vidual farmer on the first start.
Too much ground has been taken
to cultivate in many cases. Acres
with scarcly reasonable limit have
been planted and while yields have
been most bountiful in good sea-
Wc have just unpacked a fine line of Ladies Trimmed
Hats, Sailors, Children's Bonnets, Walking Hats and Tatn
O'Shanters that will be sold at prices which are sure to suit
the purchaser, We extend a cordial invitation to all ladies to
come and look at this line before Easter Sunday.
-"We are making a special low cut price on all our Dress
Goods. 'For instance, twenty-five pieces of all-wool 40-inch
wide Black Jackords at 50 cents per yard, worth 85 cents.
Twenty-five pieces of all-wool, silk mixed Novelty Goods,
worth 60 cents per yard, the entire dress pattern with trim
mings complete, for S3. 15. Black Ettemin Cloth at 25 cents
per yard, worth 45 cents. Henriettas and Serges in all wool,
yard wide; we lurnish the entire dress pattern with trim
mings complete, for $2.95.
JTGLOVES Poster Kid Gloves in all colors, at 95 cents
per pair. White Chamois Skin Gloves at 98 cents per pair.
JESfBELTS In all styles from 23 cents up
J5STVEILINGS The grandest display of veiling in the
city from 12 cents up.
JSST"SHOES Ladies Oxfords going from 85 cents up. San
dals in black, tan and ox blood at $1.45. Fifty pairs of ladies
fine lace shoes worth $2, for $1.23. Men's shoes from$1.15 up.
Yours for great bargains,
THE BOSTON STOBE.
Dry Goods. Shoes. Millinery. Carpets. Furnishings.
We are still selling goods at the prices quoted in our last ad
been the general rule. Smaller
farms and better improved methods
of farming are gaining favor. The
more conservative farmers are cul
tivating smaller acres and using
more thorough and diversified meth
ods of general farming. A thor
ough reading of agricultural papers
and attending and taking part in
farmers' institutes will be found to
be very helpful to the one who is
trying to make farming a success.
Oh, but farming is old, says one.
So are other professions' ana-'the
men who make their respective call
ing a success are the men who
study their business in detail.
I once heard an old settler say
hat a man could work his arms off
and then die poor and I am inclined
to believe he was about right It
akes management along with phys
ical strength in any country to
make farming pay, and western Ne
braska is not different from other
places in this respect.
W. A, Gregg,
Willard, Neb., April 20th, 1897.
John L. Sturgeon, a farmer living
just on the edge of Columbus mar
keted 1,500 head of sheep last Fri
day, which he had fed just sixty
days and which netted him a profit
of $1,600. or a trifle over $1 clear
per head. Mr. Sturgeon thinks
this is a good way to dispose of 10-
cent corn and $3 hay. Many others
are feeding stock in Platte county
and it is thought almost impossible
o lose money on the transaction,
t is said that one heavy feeder
near Columbus will make several
thousand dollars on stock this
D, M. HOGSETTj
Contpaetop and Builder,
AND AGENT FOR
4-ft, 6-f t. 8-f t, 9-ft, 10-ft, 12-ft, 14-f t
and 16-ft Wheels back geared.
DEAL STEEL 10 and 12-foot
Wheels in direct stroke, and IDEAL
NORTH PLATTE, NEB.
PURE LAKE ICE
I am again in posititon to supply
he people of North Platte with a
superior quality of pure ice frozen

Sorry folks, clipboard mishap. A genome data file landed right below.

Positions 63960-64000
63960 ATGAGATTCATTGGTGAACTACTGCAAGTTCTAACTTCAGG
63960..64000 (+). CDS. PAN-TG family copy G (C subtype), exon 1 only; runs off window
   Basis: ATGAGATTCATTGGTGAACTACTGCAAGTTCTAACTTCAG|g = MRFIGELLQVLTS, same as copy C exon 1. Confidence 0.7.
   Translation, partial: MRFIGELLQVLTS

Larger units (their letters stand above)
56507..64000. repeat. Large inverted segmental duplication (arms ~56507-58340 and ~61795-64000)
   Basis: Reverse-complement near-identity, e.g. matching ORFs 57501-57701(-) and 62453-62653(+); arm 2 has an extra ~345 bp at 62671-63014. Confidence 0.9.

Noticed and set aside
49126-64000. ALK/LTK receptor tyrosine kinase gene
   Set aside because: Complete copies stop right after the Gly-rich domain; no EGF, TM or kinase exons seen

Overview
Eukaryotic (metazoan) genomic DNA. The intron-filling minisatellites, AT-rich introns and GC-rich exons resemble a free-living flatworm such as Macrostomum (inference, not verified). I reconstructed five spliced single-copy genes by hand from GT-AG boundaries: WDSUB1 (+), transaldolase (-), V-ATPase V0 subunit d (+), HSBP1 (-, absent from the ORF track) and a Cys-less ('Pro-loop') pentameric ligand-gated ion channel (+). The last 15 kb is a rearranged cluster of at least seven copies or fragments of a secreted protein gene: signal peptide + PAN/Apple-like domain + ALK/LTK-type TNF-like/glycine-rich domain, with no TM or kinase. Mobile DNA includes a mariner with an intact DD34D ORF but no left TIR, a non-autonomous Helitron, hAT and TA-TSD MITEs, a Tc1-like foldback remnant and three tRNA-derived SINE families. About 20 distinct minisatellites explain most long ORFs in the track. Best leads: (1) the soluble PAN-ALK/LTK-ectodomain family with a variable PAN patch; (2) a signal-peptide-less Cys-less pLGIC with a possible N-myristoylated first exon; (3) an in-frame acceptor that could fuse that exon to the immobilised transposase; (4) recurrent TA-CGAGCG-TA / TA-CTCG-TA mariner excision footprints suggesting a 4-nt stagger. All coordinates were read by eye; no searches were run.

rom well water. It is as clear as
crystal and of good thickness; not
rozen snow and slush. A trial
order will convince you of its
quality. I have plenty to last
through the season.
APPLICATION FOR LIQUOR LICENSE.
Matter of the application of Oscar L. Sparling
for liquor license.
Notice Is hereby given that Oscar L. Sparling
did upon the 23d day of April, A. D. 1897, file his
implication to the city, council of North Platte, Ne
braska, for license to sell malt, spirituous and
vinous liquors on the middle one-third of Lot 5.
Block 103, Spruce Street, First ward, in the city of
North Platte, Lincoln county, Nebraska, from the
jsi aay oi aay, jkh, to we 1st any or 3iay, 1833. i
If there be no objection, remonstrance or pro- i
icsmicu wiiuxu ito weens irom me aa aay or i
April, A. D. 1SOT, the said license will be granted.
oscar r. BPATiT.TVrt Anf
REPAIRING AND CLEANING
IMPORTED S00T0H SUITINGS
from $24 to $45.
Imported Dress Suitings
FROM S2S TO $70.
Goods ?fafan teed and per
fect fit. Give us a trial.
Don't let man or beast suffer
with pain when you can get
Medicines at these prices: . .
SI Bottle Hood's Sarsaparilla Tocts
SI bottle Liver and Kidney Cure 50c
$1 bottle Indian Blood Purifier 50c
SI bottle Jaynes Alterative 75c
50c Cough Medicines 40c
25c Pills, all kinds 20c
SI bottle Stramonium Liniment 40c
SI bottle Radcliffs Golden Wonder . ,75c
SI bottle Gargling Oil 75c
50c Centaur Liniment 35c
50c Pain Killer 25c
50c Blackhavvk Liniment 25c
25c Nerve and Bone Liniment 15c
25c Pain Killer 15c
25c Gargling Oil 20c
21c Farrel's Arabian Liniment 15c
LEWIS E. MYERS,
Corner Sixth & Vine Sts.
THE STANDARD BRED....
- "SUNLIGHT" -
will make the season of 1897 at the
irrigation fair grounds. Service
limited to ten choice mares.
Sunlight by Sundance, dam Vera
by Belvoir. Full pedigree can be
found in Wallace's Trotting Reg
$25 with usual return
R. G. Southers.
Fresh Smoked and
Having re-opened the City Meat
Market, opposite the Hotel Neville,
I am prepared to furnish customers
with a choice quality of meats of
A share of your patronage is re
REES AND PLANTS.
A full line Fruit Trees op Best
Varieties at Hard Times Prices.
Small fruits in great supply. Mil
lions of Strawberry Plants, very thrifty
and well rooted. Get THE BEST near
home and save freight or express. Send
for price-list to NORTH BEND NUR.
SERIES, North Bend, Dodge Co., Neb.
Who can thlaie
of some alapto
Protect -tout Mm. th ... .is wprnwif
WrKeJOHN WCTDERBURN 7& CO V?SSr
Bwr w.bV.. kT li.c .UU--? Attest Attar.
"i'i'u"u'" , , .rpj. wor weir uuj prise offer
ad Hat ot two auacred laT&atlosa wanted.